FIFA President Sepp Blatter expects his exec committee "to decide soon that the 2022 World Cup in Qatar will be moved from the searing heat of summer," according to Graham Dunbar of the AP. Blatter said on Sunday that an Oct. 3-4 meeting in Zurich "should approve the change, and begin consultation on the best time for Qatar to host the tournament." Blatter: "I would be very much surprised, more than surprised, if the ExCo will not accept the principle you cannot play in summer in Qatar. What will be following, this would be then decided later." Blatter said that "consultations would involve leagues, clubs, national associations and players, through their international union FIFPro but he set no timetable." Blatter "has previously suggested November as a possible start for the monthlong tournament while recent speculation has focused on May." A January-February slot "is unlikely because of a clash with the 2022 Winter Olympics" (AP, 8/25). The BBC reported FIFA VP Jeffrey Webb said that "player welfare is his main priority ahead of the Qatar World Cup in 2022." Webb: "The real concern from my perspective will definitely be the conditions for the players." Webb, one of eight FIFA VPs, said that "player welfare must come first." He said, "The World Cup is about the players and it's about showing them the necessary respect" (BBC, 8/25).
The Italian Serie A "returns this week but the customary enthusiasm for a new season is tinged with another bout of soul-searching in Italy," according to Glenn Moore of the London INDEPENDENT. Not only "is the game still bedevilled with racist outbreaks on the terraces, and the continuing legacy of match-fixing scandals, there is a sense that Serie A is falling behind." Italian football "once dominated Europe," but Inter Milan’s Champions League success in '10 "now looks a blip." The leading clubs in La Liga and the Premier League "overtook their Serie A counterparts some years ago in terms of transfer muscle, but now the Bundesliga has moved ahead together with the lavishly-funded Ligue 1 clubs Monaco and Paris Saint-Germain." The latter "was evident in the transfer market this summer with Edison Cavani becoming the 10th Serie A player to join PSG in the last two years." Monaco blew away all opposition, including Italian, with its €60M ($80M) purchase of Radamel Falcao. To Inter Milan Owner Massimo Moratti "the solution is external investment." The petro-baron, who estimates he has sunk €1.5B ($2B) into the club in the last two decades, "has been courting Indonesian tycoon Erick Thohir." If he sells, and a similar deal involving Chinese purchasers last season fell through, Inter would follow U.S.-owned Roma "in moving into foreign control." Moratti said that "there is no alternative." Moratti: "Today we find ourselves incapable of generating worldwide interest . We need to create a solid foreign market." Only Juventus has "spent big." Moratti mentioned Serie A’s "rundown stadia," which come as a shock to English visitors, but Juventus is an exception. La Vecchia Signora has a new ground which, unlike most Italian clubs, it owns. That "helps generate income though its sub-50,000 capacity, for the biggest club in Italy, is telling" (INDEPENDENT, 8/24).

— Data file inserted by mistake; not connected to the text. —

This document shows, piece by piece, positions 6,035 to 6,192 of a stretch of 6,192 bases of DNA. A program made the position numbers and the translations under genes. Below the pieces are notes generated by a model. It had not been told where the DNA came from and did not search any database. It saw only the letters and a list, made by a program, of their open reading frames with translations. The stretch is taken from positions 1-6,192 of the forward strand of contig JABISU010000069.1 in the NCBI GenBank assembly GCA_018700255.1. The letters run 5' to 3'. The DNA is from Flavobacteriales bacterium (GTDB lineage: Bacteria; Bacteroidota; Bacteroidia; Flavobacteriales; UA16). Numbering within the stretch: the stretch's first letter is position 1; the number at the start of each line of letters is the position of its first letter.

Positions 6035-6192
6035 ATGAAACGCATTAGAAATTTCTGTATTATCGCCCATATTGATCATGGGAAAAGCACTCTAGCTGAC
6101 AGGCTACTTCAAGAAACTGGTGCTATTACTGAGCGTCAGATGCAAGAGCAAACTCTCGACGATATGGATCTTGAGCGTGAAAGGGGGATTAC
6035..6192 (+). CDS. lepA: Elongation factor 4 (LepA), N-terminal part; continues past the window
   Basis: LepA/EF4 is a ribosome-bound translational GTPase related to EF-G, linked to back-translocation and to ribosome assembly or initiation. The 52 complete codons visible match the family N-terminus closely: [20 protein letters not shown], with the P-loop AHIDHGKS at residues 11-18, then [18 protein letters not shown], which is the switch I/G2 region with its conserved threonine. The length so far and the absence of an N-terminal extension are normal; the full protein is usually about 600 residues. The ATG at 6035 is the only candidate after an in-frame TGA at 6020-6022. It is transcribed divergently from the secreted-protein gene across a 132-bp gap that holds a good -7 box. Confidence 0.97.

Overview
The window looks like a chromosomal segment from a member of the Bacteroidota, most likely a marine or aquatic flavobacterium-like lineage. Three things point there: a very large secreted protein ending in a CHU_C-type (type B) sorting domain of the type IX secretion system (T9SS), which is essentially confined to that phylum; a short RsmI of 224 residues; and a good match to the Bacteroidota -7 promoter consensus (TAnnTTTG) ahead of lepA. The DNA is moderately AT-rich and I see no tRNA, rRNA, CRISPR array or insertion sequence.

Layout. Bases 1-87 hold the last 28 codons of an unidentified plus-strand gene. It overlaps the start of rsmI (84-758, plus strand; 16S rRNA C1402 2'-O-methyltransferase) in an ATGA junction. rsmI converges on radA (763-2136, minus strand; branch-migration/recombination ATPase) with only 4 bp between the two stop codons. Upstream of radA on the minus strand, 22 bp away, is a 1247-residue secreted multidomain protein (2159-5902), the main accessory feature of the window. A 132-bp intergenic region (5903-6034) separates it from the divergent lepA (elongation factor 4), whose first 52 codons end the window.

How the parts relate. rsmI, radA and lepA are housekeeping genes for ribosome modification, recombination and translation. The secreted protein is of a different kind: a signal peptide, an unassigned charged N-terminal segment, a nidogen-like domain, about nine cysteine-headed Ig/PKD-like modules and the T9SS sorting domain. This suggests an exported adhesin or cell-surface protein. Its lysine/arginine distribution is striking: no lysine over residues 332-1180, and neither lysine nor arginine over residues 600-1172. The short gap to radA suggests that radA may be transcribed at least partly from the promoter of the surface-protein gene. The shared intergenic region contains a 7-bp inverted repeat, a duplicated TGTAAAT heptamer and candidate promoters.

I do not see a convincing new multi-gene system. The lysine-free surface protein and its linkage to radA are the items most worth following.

Two officials "have been given life bans" by UEFA for an attempt to fix the result of a Europa League match last month. Armenian referee Andranik Arsenyan and assistant Hovhannes Avagyan, who officiated in the match between FC Inter Turku and Vikingur, "were suspended for life" by the UEFA Control and Disciplinary Body (REUTERS, 8/23). ... Two African Champions League matches "will go ahead in Egypt at the weekend despite the civil unrest that has claimed more than 1,000 lives since last month’s military overthrow of the civilian government." Holders Al Ahli will play AC Leopards of the Congo on Saturday at El Gouna, a Red Sea resort some 350km from "strife-torn" Cairo, followed the next day by Zamalek hosting South Africa’s Orlando Pirates. Both games "will be played behind closed doors" at the insistence of Egyptian authorities, scared unruly crowds "could lead to more unrest" (REUTERS, 8/25). ... The Iranian Football Federation announced that "the training camp which was supposed to be held in Portugal has been cancelled due to lack of funds." Iran "was scheduled to face Gabon in its training camp" in Lisbon on Sept. 12 as well as a friendly against Sporting Lisbon (TEHRAN TIMES, 8/25).